Nuclear reaction data play an important role in nuclear reactor, medical, and fundamental science and national security applications. The wealth of information is stored in internally adopted ENDF-6 and EXFOR formats. We present a complete calculation of resonance integrals, Westcott factors, thermal and Maxwellian-averaged cross sections for Z = 1-100 using evaluated nuclear reaction data. The addition of newly-evaluated neutron reaction libraries, and improvements in data processing techniques allows us to calculate nuclear industry and astrophysics parameters, and provide additional insights on all currently available neutron-induced reaction data. Nuclear reaction calculations will be discussed and an overview of the latest reaction data developments will be given.

  8. Laser assisted nuclear decay spectroscopy: A new method for studying neutron-deficient francium

    CERN Document Server

    Lynch, Kara Marie

    2015-01-01

    Radioactive decay studies of rare isotopes produced at radioactive ion beam facilities have often been hindered by the presence of isobaric and isomeric contamination. The Collinear Resonance Ionization Spectroscopy (CRIS) experiment at ISOLDE, CERN uses laser radiation to stepwise excite and ionize an atomic beam in a particular isomeric state. Deflection of this selectively ionized beam of exotic nuclei, from the remaining neutral contaminants, allows ultra-sensitive detection of rare isotopes and nuclear structure measurements in background-free conditions.\

  9. Glass transition temperatures of epoxy resins by pulsed nuclear magnetic resonance spectroscopy

    Energy Technology Data Exchange (ETDEWEB)

    Rutenberg, A.C.; Dorsey, G.F.; Peck, C.G.

    1976-04-21

    Pulsed nuclear magnetic resonance spectroscopy has been used to measure the glass transition temperatures of cured epoxy resins. These measurements make it possible to monitor the cure and determine the glass transition temperature as a function of the curing conditions and the concentration of the components. Knowledge of the glass transition temperature of the cured epoxies allows screening of them for a number of uses, including adhesives and coatings operations.

  10. Application of resonance Raman spectroscopy as a nuclear proliferation detection technology

    Energy Technology Data Exchange (ETDEWEB)

    Sedlacek, A.J. III; Chen, C.L.; Dougherty, D.R.

    1993-01-01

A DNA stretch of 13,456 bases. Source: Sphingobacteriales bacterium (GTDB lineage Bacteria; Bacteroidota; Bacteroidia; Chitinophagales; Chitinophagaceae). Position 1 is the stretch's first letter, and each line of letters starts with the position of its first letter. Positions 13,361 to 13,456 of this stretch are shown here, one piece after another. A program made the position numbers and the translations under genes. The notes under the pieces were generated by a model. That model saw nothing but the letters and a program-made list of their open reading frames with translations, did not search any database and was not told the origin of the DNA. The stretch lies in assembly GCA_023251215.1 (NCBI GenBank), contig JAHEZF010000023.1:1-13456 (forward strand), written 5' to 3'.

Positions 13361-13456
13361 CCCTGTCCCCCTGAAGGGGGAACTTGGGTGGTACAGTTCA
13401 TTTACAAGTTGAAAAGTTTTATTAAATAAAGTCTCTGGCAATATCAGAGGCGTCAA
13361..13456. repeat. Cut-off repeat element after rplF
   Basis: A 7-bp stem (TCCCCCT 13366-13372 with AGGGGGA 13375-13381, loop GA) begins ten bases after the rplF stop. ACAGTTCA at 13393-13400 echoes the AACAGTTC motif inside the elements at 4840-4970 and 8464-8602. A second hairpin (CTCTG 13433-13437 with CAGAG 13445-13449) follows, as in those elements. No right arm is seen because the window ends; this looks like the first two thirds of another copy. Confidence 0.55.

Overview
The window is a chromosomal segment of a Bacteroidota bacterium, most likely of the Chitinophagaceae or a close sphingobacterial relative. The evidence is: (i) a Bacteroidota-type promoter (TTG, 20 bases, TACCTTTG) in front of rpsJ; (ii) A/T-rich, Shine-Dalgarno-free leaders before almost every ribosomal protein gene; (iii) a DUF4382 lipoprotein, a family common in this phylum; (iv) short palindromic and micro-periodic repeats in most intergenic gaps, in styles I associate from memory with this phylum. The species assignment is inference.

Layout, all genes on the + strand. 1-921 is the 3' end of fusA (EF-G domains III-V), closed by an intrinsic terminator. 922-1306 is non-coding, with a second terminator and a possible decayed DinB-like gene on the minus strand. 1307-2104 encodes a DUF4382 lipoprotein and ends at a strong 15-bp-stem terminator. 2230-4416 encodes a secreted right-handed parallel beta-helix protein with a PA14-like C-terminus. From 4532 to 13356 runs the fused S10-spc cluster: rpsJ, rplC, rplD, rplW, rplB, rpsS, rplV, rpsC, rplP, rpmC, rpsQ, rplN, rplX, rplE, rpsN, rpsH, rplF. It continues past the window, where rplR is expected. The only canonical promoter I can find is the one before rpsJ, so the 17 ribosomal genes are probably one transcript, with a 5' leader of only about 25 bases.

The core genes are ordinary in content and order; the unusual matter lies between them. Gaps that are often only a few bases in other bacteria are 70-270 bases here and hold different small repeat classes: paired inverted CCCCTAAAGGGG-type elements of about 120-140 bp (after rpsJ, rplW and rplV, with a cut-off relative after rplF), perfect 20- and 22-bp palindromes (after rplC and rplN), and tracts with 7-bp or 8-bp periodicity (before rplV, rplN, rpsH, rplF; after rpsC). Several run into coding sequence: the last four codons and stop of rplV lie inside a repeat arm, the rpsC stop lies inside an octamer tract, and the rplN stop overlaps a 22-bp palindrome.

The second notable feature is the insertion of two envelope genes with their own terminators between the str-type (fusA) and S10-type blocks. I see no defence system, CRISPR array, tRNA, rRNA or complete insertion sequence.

Resonance Raman spectroscopy (RRS) potentially possesses many of the characteristics of an ideal verification technology. Some of these ideal traits are: very high selectivity and specificity to allow the deconvolution of a mixture of the chemicals of interest, high sensitivity in order to measure a species at trace levels, high reliability and long-term durability, applicability to a wide range of chemicals capability for sensing in a variety of environmental conditions, independence of the physical state of the chemical capability for quantitative analysis, and finally, but no less important capability for full signal development within seconds. In this presentation, the potential of RRS as a detection/identification technology for chemicals pertinent to nuclear materials production and processing will be assessed. A review of the basic principles behind this technique, both theoretical and experimental, will be discussed along with some recent results obtained in this laboratory. Raman scattering is a coherent, inelastic, two-photon scattering process where an exciting photon of energy hv promotes a molecule to a virtual level and the subsequently emitted photon is shifted in frequency in accordance with the rotational-vibrational structure of the irradiated species, therefore providing a unique fingerprint of the molecule. The enhancement of a Raman signal occurs when the excitation frequency is isoenergetic with an allowed electronic transition. Under resonance conditions, scattering cross-sections have been enhanced up to 6 orders of magnitude, thereby allowing the measurement of resonance Raman spectra from concentrations as dilute as 20 ppb for PAHs (with the potential of pptr). In detection/verification programs, this condition translates to increased sensitivity (ppm/ppb) and increased probing distance (m/km).